We aimed to assess the uptake of non-vitamin K antagonist oral anticoagulants (NOACs) among patients with atrial fibrillation between 2010 and 2015 in Switzerland.METHODS
We performed a prospective observational cohort study. At the baseline examination and during yearly follow-ups, we used questionnaires to obtain information about clinical characteristics and antithrombotic treatment. Stroke risk was assessed using the CHA2DS2-VASc score.RESULTS
1545 patients were enrolled across seven centres in Switzerland. Mean age was 68 ± 12 years and 29.5% were female. The percentage of anticoagulated patients with an indication for oral anticoagulation (CHA2DS2-VASc score ≥2 in women and ≥1 in men) was 75% in 2010 and 80% in 2015 (p = 0.2). There was a gradual increase in the use of NOACs from 0% in 2010 to 29.8% in 2015 (p <0.0001). Out of 888 patients, who initially received a vitamin K antagonist (VKA), 86 (9.7%) were switched to an NOAC during follow-up. Use of aspirin as a monotherapy decreased from 23% in 2010 to 11% in 2015 (p <0.0001).CONCLUSION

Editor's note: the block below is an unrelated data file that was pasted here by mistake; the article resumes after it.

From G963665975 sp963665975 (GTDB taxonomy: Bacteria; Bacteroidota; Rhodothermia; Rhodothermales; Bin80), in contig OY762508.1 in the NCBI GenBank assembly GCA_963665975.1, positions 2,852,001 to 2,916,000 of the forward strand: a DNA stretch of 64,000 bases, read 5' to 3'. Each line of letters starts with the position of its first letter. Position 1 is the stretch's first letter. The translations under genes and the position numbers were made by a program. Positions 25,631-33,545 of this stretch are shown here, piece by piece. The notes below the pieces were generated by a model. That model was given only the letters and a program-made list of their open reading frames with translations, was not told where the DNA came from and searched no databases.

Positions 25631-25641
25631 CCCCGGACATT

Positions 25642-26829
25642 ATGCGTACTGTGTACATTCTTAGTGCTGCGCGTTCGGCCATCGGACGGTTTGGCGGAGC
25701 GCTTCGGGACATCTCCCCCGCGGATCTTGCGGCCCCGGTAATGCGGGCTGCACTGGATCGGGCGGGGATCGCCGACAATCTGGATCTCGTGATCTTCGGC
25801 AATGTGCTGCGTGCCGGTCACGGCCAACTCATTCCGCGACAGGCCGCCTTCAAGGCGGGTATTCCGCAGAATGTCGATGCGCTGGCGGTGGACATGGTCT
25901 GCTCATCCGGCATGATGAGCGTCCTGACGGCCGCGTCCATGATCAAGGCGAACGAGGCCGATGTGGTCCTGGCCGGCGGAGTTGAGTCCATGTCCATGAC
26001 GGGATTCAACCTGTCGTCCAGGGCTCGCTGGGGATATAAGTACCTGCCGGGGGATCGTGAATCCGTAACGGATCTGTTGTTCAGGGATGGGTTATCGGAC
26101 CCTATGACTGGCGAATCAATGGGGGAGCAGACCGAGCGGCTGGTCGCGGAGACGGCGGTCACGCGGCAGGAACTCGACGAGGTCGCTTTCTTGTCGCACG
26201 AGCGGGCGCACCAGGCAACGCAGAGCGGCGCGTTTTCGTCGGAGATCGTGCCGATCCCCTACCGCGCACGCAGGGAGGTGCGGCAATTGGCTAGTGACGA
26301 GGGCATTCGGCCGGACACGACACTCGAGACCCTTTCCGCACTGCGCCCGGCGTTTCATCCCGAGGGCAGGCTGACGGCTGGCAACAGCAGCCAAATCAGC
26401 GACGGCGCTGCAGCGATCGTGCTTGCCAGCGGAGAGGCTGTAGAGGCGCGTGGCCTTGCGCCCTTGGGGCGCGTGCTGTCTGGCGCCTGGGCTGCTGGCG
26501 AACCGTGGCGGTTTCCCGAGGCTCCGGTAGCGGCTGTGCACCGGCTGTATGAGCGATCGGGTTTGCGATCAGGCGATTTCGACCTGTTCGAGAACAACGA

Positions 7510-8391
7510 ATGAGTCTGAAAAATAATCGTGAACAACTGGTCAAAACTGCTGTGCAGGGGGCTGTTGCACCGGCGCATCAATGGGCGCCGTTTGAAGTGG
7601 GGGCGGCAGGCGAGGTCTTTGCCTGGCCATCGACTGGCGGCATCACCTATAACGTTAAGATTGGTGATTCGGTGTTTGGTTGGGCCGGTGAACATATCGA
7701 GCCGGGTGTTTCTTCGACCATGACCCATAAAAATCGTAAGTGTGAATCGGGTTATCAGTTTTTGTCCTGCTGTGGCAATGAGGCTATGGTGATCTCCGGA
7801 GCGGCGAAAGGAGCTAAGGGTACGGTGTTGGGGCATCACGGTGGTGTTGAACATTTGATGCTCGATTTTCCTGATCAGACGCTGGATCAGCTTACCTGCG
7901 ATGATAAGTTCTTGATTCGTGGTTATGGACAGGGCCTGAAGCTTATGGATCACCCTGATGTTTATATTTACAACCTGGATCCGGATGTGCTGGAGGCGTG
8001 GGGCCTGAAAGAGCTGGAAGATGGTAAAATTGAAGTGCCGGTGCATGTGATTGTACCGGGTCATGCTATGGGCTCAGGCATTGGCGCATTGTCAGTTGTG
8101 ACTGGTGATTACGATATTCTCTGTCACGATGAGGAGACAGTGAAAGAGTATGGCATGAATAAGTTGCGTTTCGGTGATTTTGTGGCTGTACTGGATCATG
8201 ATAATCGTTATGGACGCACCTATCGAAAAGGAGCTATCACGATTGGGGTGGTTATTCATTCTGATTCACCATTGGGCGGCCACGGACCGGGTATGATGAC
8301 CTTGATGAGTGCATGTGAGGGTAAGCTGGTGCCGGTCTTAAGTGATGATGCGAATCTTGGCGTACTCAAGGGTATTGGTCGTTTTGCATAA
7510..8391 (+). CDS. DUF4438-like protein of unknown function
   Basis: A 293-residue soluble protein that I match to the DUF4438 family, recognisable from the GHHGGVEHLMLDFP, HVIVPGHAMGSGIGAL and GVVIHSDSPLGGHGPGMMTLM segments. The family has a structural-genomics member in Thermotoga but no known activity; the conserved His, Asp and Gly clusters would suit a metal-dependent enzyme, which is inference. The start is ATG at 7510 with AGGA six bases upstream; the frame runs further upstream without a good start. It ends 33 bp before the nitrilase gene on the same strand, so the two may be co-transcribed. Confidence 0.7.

After regulatory approval, the use of NOACs in Switzerland steadily increased to about 30% in 2015, whereas switches from VKAs to NOACs were infrequent. In parallel, the prescription of aspirin as monotherapy was more than halved, suggesting significant guideline-concordant improvements in oral anticoagulation use among patients with atrial fibrillation.